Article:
Prop 104 also has been endorsed by the Greeley Tribune. They now join the Gazette (Colorado Springs), Pueblo Chieftain and Durango Herald. In fact, I’m not aware of a single newspaper that has opined against measure and the transparency it will bring. Journalists, no matter their political beliefs, understand that secrecy is the enemy of good government.

You can learn more about Prop 104 at the campaign websites: for the Yes side, and for the No.


On Wednesday, October 15, at 5:30 PM we will host Michael Daugherty, author of Devil Inside the Beltway, for a presentation and book signing at our offices. It’s a frightening firsthand account of the federal government’s ability to manufacture a case against a small business and shut it down. But Michael is fighting back. Attendance is FREE, but please RSVP here:

Also, on Thursday, October 16, at the Denver Post Auditorium, there will be a live debate over Proposition 105, that if passed would mandate the labeling of certain genetically modified or engineered foods. Doors open at 5:30 PM, and the debate is scheduled to last from 6:00-7:00 PM. Two representatives from each side of the issue will square off for the debate that has brought a great deal of national attention to Colorado. Moderated by Dominic Dezzutti, host of Colorado Inside Out on Colorado Public Television, the debate will go into all of the details of this high-profile measure. Please contact if you’re able to attend.

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Analyze This: The Economic Recovery That Wasn’t

Posted by on Oct 06 2014 | Amendment 66

A new report from the Liberty Foundation puts a big stick in the spokes of the supposed “recovery” our economy has had since the Great Recession.

The number of Coloradans in the labor force has fallen significantly for several key groups according to the National Labor Force Participation Rate report from our friends at The Liberty Foundation. To download just the Colorado report, click here.

The report analyzes the employment percentage of each demographic in Colorado’s labor force, revealing staggering participation losses, often within the last half decade.

Coloradans saw the number of those active in the labor force dip 4 percent overall – from 72.1 to 68.1 percent – from 2008 to 2013. But the broad numbers disguise the decline across many demographic subsections.

In 2008, on the cusp of the recession, the labor force percentage for Hispanics stood at 71.9 percent, dropping to 67.7 percent by 2013. But while the percentage remained relatively flat for Hispanic women (near 60 percent), Hispanic men saw a decline by nearly 9 points - from 84 to 75 percent.

African-American labor force rates declined 2.5 points over the same time span, but the decline for men outstripped the overall decline, from 75 percent to just below 70 percent.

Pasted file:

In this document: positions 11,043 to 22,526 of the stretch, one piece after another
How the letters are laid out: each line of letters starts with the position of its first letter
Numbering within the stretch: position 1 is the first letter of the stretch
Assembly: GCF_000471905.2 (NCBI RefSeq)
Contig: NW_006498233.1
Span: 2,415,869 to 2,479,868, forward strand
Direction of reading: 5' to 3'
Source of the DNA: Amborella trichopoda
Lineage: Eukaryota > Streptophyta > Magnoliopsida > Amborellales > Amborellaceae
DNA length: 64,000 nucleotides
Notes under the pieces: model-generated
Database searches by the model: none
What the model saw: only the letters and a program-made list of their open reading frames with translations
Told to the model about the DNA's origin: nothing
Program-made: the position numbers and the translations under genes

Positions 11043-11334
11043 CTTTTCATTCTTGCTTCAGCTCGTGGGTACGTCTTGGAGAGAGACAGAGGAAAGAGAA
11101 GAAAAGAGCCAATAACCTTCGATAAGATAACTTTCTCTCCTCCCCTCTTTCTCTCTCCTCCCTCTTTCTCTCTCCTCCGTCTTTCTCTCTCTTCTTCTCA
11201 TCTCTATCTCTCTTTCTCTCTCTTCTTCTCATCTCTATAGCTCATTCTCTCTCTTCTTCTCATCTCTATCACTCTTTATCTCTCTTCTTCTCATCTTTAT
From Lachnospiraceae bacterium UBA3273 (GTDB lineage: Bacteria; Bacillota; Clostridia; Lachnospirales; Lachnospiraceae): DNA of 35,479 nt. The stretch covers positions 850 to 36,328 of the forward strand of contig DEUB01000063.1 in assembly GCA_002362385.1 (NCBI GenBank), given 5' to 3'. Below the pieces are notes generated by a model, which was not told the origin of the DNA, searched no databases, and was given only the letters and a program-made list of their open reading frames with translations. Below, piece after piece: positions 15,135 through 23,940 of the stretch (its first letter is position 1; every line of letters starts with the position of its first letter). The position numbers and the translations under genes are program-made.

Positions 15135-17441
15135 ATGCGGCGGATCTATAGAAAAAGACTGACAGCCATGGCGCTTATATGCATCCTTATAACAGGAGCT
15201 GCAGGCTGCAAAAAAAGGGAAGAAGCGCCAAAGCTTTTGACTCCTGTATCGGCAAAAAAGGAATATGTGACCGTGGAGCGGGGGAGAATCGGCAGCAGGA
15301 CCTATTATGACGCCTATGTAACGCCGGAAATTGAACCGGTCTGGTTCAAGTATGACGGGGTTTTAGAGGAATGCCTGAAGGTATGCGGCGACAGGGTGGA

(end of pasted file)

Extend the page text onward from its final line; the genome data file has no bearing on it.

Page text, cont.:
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Colorado women saw their numbers shrink as well. Even as most of the age groups for women saw relative stability, the number of women aged 20-24 in the labor pool slipped more than 5 percent.

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The data reveals Colorado’s employment problems are neither racist nor sexist. In fact, men have been plagued with reduced labor participation rates as well.  While their older male counterparts have seen employment tick back up slightly, the bottom has fallen out for young males. In 2001, teen male employment stood at nearly 62 percent. In 2008, the rate dropped to 45 percent. Today? Just 35.6 percent of males between ages 16-19 participate in the labor force – nearly half what it was in 2001.

Here’s where the unemployment rate of each group stands, looking at the 5 year period ending in 2013. Overall, the unemployment rate grew from 4.8 percent to 6.6 percent. Hispanics saw the largest jump, more than 3 percent, with women and then men trailing with unemployment increases.

Cato’s 2014 “Fiscal Policy Report Card on America’s Governors” gave incumbent Colorado Governor John Hickenlooper an “F” – second from last -as they dinged the Democrat for “ballooned” general fund spending. You can read my blog post about Hick’s failing grade here.

According to the report, spending would increase 28 percent from $7.2 billion in 2012 to $9.2 billion in 2015, an average of 6 percent each year. Cato noted that the billion dollar Hickenlooper-backed Amendment 66 tax increase that would have increased Colorado’s income tax from a flat 4.63 percent to an onerous, two-tiered rate of 5.0 and 5.9 percent, was “soundly rejected by voters” at a 2-to-1 margin. Thank goodness.

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Cato Institute gives Hick an “F”

Posted by on Oct 02 2014 | debt, Economic LIberties, Economics, Economy, TABOR, Taxes

Our friends over at the Cato Institute just came out with their Fiscal Policy Report Card on America’s Governors (2014). You’ll never guess where our governor lands in their ranking. Would you believe it if I told you Hick is 2nd?! Yes, Governor Hickenlooper – Mr. I haven’t met a tax or debt increase I haven’t liked – earned 2nd.

SECOND FROM DEAD LAST THAT IS. Only California Governor Jerry Brown was ranked lower than Hick.

Don’t believe me? Here’s a picture (click to enlarge):

Screen Shot 2014-10-02 at 3.39.26 PM

Each state get its own little paragraph. Here’s the commentary for Colorado, ranked 49th out of 50:

General fund spending has ballooned over the past three years under Governor Hickenlooper, from $7.2 billion in 2012 to a proposed $9.2 billion in 2015. The governor’s proposed spending increases have averaged 6 percent over the past three years. His most recent budget included a 15 percent spending boost for higher education and new spending on corporate welfare programs. State government employment is way up under Hickenlooper, rising 16 percent since he came to office. He pushed for a huge personal income tax increase on the ballot in 2013 to fund education, which would have raised more than $900 million annually. If passed, Amendment 66 would have replaced Colorado’s flat income tax of 4.63 percent with a two-rate structure of 5.0 and 5.9 percent. Luckily for Colorado taxpayers, this increase was soundly rejected by voters, 65 to 35 percent.

Read the whole thing here.